Fact Bag

Oct 9, 2020

Just when you thought the show was over, Fact Bag appears with a new, random question for Ophira Eisenberg and Jonathan Coulton to puzzle over. What was the first message sent over the internet?

Heard on: Zachary Quinto: Spock-tober.

Copyright 2020 NPR. To see more, visit https://www.npr.org.


All right. So before we wrap things up for the day, we have time for one quick round of Fact Bag. Here's a question. Jonathan and I will try to figure this out. Jonathan, on October 29, 1969, a UCLA professor and a student sent the first-ever electronic message via computer to a programmer at the Stanford Research Institute. What was that fateful first message?

JONATHAN COULTON, BYLINE: But this is the first electronic message. So, you know, the question is, did they think about it? Did they realize what a momentous occasion it was? And did they - some sort of stentorian, you know, some important phrase, or was it just like, hi, let me know if you get this?

EISENBERG: Or was it that thing, like, I don't know if you do this, but if I want to test a printer, I write, like, how's it going? And I just send it to all kinds of different printers to see where it prints out.

COULTON: Like maybe they sent...


COULTON: You just print to all printers?

EISENBERG: Yeah. Like if I'm in office, someone says, yeah, you can use a printer. And then I don't know which one. And I don't know where they are, so I'll just send...

COULTON: Print to all.

EISENBERG: So I'm just saying, like, did they know that that was going to be the first message or was it like, it works, send the message?

COULTON: Was the cat - it was the cat walking on a keyboard. It's just garbled text.

EISENBERG: OK. So let's see. This is 1969. And we're in UCLA. So just get yourself in that brain frame.


EISENBERG: It's October 29, two days before Halloween.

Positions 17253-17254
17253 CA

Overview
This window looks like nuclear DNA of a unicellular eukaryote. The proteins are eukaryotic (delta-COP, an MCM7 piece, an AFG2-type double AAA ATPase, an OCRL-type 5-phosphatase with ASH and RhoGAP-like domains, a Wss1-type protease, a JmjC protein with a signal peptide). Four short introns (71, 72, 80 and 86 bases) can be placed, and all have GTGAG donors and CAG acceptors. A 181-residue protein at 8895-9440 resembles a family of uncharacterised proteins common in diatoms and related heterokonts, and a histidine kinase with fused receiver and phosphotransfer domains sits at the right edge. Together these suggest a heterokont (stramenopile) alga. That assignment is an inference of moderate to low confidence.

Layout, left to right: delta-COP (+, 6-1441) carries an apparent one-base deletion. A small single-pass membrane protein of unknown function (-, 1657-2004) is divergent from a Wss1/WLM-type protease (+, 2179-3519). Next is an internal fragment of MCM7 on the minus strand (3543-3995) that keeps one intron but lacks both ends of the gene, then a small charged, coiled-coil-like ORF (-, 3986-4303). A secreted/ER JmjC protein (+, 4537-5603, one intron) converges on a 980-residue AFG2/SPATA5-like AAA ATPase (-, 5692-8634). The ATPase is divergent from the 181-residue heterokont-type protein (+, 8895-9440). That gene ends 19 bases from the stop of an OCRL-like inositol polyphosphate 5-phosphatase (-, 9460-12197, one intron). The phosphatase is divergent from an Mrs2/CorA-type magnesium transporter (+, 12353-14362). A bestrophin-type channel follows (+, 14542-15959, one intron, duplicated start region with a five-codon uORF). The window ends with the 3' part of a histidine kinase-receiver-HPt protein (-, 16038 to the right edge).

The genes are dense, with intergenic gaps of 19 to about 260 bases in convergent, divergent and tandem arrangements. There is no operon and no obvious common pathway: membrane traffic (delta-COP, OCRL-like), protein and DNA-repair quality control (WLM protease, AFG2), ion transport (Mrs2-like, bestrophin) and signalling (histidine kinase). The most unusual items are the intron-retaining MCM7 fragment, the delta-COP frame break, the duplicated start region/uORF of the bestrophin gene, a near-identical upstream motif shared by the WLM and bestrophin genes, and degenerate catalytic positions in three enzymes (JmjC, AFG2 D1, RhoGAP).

COULTON: Right. Halloween in '69 at UCLA.

EISENBERG: (Laughter) Right. So maybe it's just boo.

COULTON: (Laughter) Boo. Groovy, man. Maybe it was...

EISENBERG: But they're computer programmers, so then get that in your head.

COULTON: Right. New communications text protocol. Who dis (ph)?

EISENBERG: (Laughter).

COULTON: You know, the classic computer programmer thing, the first thing you do when you're learning a language is you make a program that says, hello world.

EISENBERG: That's right.

COULTON: So maybe it was that - hello world.

EISENBERG: I like Hello World. And my alternate would be boo.

COULTON: Boo. I hope it's boo. Let's see what it is.

EISENBERG: OK. Let's find out. Oh. It's lo as in L-O. Sounds like it got sent before that person finished.



EISENBERG: Yeah. It was just laugh out ugh (ph). Just laugh out.

COULTON: Laugh out. Well, that's what they said in the '60s. Laugh out, man.

EISENBERG: (Laughter) Laugh out, dude. They would not have said dude. OK. So yes, the message was supposed to be login, but the system crashed after the letter O.

COULTON: (Laughter).

EISENBERG: The full word went through an hour later.

EISENBERG: Well, that was Fact Bag. And that's our show. ASK ME ANOTHER's house musician is Jonathan Coulton.

COULTON: Hey, my name anagrams to thou jolt a cannon.

EISENBERG: Our puzzles were written by our staff, along with Kate Villa, Cara Weisberger and senior writers Eric Feinstein and Karen Lurie, with additional material by Emily Winter. ASK ME ANOTHER is produced by Travis Larchuk, Nancy Saechao, James Farber, Rommel Wood and our intern, Sam Yellowhorse Kesler. Our senior supervising producer is Rachel Neel. And our boss's bosses are Steve Nelson and Anya Grundmann. Thanks to our production partner, WNYC.

I am her ripe begonias.

COULTON: Ophira Eisenberg.

EISENBERG: And this was ASK ME ANOTHER from NPR. Transcript provided by NPR, Copyright NPR.